But I am just as excited about something , Chief Education Officer at iCivics, threw out at the end of her formal presentation about their DBQuest app:
We’re releasing a new iCivics game tomorrow called Race to Ratify.
She couldn’t really share a ton about it but we got the chance to get a quick taste of the game. And when she said “tomorrow,” she meant last Friday. So it’s been officially out in the wild for a few days. I’ve played with it a bit since then and it’s pretty much like all iCivics content.
Awesome. Read more
I like bacon.
Bacon cheeseburgers. Eggs and bacon. BLTs. Chocolate covered bacon. Maple and bacon doughnuts. Bacon and onion gravy. Bacon topped baked potatoes. Bacon wrapped Little Smokies. Bacon wrapped anything.
I’m probably not the only one. And I get it . . . some choose not to eat bacon for religious or health reasons. (And have much stronger will power than I do.)
My point? Pretty much everything is better with bacon.
So what’s the bacon of social studies? That one thing that goes better with everything and is so delicious that you really need to find a way to integrate it into your classroom? The answer is simple. Read more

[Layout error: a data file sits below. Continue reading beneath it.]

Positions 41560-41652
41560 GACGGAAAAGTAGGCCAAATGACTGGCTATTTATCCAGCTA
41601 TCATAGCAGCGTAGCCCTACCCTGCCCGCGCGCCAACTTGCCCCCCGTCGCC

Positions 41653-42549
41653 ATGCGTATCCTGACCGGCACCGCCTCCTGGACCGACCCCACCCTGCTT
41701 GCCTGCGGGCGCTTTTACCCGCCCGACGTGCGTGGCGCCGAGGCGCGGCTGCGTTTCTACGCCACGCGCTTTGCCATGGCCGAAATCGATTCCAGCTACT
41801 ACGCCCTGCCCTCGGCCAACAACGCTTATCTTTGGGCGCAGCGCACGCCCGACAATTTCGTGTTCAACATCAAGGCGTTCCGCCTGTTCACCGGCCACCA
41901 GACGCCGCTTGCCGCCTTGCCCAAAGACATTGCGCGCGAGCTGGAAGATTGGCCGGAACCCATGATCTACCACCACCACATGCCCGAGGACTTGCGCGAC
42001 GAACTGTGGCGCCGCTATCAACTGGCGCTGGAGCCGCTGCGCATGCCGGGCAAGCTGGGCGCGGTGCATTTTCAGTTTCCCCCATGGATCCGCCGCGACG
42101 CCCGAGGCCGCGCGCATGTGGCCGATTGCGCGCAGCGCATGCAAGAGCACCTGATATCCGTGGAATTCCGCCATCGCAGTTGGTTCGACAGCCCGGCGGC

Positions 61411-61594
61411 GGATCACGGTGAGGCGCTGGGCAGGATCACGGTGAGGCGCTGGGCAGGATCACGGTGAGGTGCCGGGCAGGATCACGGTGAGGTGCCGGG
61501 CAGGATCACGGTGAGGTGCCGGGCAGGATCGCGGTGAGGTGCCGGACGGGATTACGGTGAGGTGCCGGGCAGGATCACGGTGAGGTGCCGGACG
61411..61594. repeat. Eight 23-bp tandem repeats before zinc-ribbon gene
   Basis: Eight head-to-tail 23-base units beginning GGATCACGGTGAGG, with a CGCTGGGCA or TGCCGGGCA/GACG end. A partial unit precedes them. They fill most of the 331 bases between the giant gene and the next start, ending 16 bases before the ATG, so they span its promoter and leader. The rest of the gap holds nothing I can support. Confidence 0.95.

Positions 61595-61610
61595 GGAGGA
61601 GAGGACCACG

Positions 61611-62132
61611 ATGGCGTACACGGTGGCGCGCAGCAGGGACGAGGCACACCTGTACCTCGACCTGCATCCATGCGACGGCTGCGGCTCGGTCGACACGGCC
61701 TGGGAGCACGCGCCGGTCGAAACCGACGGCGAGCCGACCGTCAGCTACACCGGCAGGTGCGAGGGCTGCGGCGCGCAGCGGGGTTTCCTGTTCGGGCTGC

It ranks right up there with the Holiday season, KC Chiefs football, and the first weekend of the college basketball tournament. It’s National Council for the Social Studies conference week. I’m lucky enough to get front row seats and am trying to live blog my way through it.
If there’s a theme running through my choose of session this week, this would be it. How can we encourage and support conversations around controversial topics? How can we tie current events to broader topics and past events without . . . you know, setting stuff on fire and throwing desks?
First session of the day is a focus on that issue. The Newseum and the Religious Freedom Center are part of the larger Freedom Forum Institute. The Institute concentrates on the first five constitutional Amendments and this morning, Ben and Jessi are walking us through how we can protect the Amendments through civil conversations.